Define Beneficiary Deed

A beneficiary deed in Arizona is used to transfer real estate upon death to a specific person also known as beneficiary. These deeds can also be used to transfer real estate to more than one person, or a trust.


12 Step Estate Planning Checklist

Uses of Beneficiary Deeds


Beneficiary deeds are a special kind of deed used in estate planning.  These deeds do not give anyone else ownership in your property until your death.  That means, if you own real estate and want to transfer it to your child upon your death, your child is the beneficiary listed on the beneficiary deed.  Upon your death, all your child has to do is record your death certificate in the county where the real estate is located.




Probate is avoided.

The property passes to the beneficiary immediately upon your death, without the hassle and cost of probate.  Probate can be very expensive and take years to complete.  Here, no court action is needed.


Creditors of your Beneficiary Can’t Hurt You.

The other key benefit is that your beneficiary has no ownership interest in the real estate while you are alive.  So, if your beneficiary gets into financial trouble, that financial trouble can’t hurt you.


Simple to Create. 

Beneficiary deeds are relatively simple to create however it is always better to have a lawyer help you. The lawyer helps you to avoid costly mistakes.  The lawyer may also help you to choose the right beneficiary for the property.


You can change your mind. 

Another key benefit is that you can always change your mind and cancel the beneficiary deed.  Special legal language is required to make a change however.  I call it ‘magic words’ which are spelled out in the statute.  If the cancellation of the beneficiary deed is not done correctly, many bad things can happen.



No substitute for estate planning.

Creation of a beneficiary deed is not a substitute for a well-designed estate plan, it is just one tool.  Remember, the transfer to your beneficiary occurs at your death.  What if you get very ill and need to sell the property to provide for your care?  If you are very sick, you may not be able to sign the deed over to the new buyer.  What then?  The property cannot be sold without a court action which is worse than probate: a conservatorship.


Life happens and people change.

Estate planning is a process.  It is never completed.  When you prepare the beneficiary deed, you may really like the beneficiary you choose.  However, over time, that beneficiary could die, you could have a falling out or might just change your mind.  A well-designed estate plan allows you to change just one document.  A beneficiary deed may require you to change the beneficiary and the rest of your estate plan.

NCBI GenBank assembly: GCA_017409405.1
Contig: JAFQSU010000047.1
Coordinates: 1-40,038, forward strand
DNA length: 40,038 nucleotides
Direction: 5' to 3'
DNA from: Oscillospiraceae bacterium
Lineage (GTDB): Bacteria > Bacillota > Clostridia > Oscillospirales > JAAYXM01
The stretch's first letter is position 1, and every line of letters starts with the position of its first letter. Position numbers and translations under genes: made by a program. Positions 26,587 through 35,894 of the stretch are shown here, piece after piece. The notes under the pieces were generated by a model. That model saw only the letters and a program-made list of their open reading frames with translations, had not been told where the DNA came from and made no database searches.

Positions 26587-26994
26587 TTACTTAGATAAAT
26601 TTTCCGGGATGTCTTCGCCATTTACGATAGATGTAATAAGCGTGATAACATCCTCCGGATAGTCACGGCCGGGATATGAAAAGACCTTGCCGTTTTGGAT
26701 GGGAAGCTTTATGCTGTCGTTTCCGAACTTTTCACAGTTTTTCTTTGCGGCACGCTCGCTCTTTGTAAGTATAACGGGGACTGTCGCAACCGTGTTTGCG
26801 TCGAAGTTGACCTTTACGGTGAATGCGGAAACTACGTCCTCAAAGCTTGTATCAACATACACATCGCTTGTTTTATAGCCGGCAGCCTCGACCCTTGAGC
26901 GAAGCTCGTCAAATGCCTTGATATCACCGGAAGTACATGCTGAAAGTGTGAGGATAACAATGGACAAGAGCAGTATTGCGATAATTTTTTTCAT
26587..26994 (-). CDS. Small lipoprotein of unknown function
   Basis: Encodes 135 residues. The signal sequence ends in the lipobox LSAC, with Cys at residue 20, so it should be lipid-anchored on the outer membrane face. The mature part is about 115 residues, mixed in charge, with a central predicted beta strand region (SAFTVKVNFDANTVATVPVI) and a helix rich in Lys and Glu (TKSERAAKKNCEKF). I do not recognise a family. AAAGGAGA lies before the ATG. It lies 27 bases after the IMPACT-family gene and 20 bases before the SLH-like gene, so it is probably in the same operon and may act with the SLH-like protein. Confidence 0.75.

Best Situations to use a Beneficiary Deed


Married Couple

The best reason to use a beneficiary deed is when you have a very simple estate plan, with more than enough investments to take care of you for the rest of your life.  For example, let’s take a retired couple, with a home, and a large investment account.  We have to make certain, that no matter what, the investment account, and social security and pensions will provide for them for the rest of their lives.  A beneficiary deed to their children, or to their trust would allow them to avoid probate and to give the property to the right people on the second death.  This couple would never need to sell the house while they were alive.


Widow or Widower

Once again, this tool is best used in a simple estate plan, as long as there are enough investments to provide for themselves for the rest of their days.  A beneficiary deed would transfer the property to children, their trust, or other loved ones will avoid probate.

Bad Situations to use a Beneficiary Deed


A Single Mother

A single mother with young children should never use a beneficiary deed giving the house to the children or to a trusted family member.  If the mother dies and the house transfers to minor children, a guardianship/conservatorship would have to be created for the children.  This is a fate worse than probate.  Also, when the youngest reaches age 18, the kids can sell the house, pocket the money and have no financial security.


A Retired Couple with a Question  

A retired couple may not know, if they will have enough assets to last them the rest of both lives.  In order to sell real estate if one or both of them is seriously ill, the property needs to be held either:

  1. In a Trust, which owns the property and the Successor Trust can sell the real estate.
  2. In a business or LLC where the next generation of managers can complete the sale.


In Conclusion


Beneficiary Deeds are very useful tools when combined with a rock-solid estate plan.  You need to remember that bad things can happen to us at any time.   Are you certain that your estate plan is rock solid?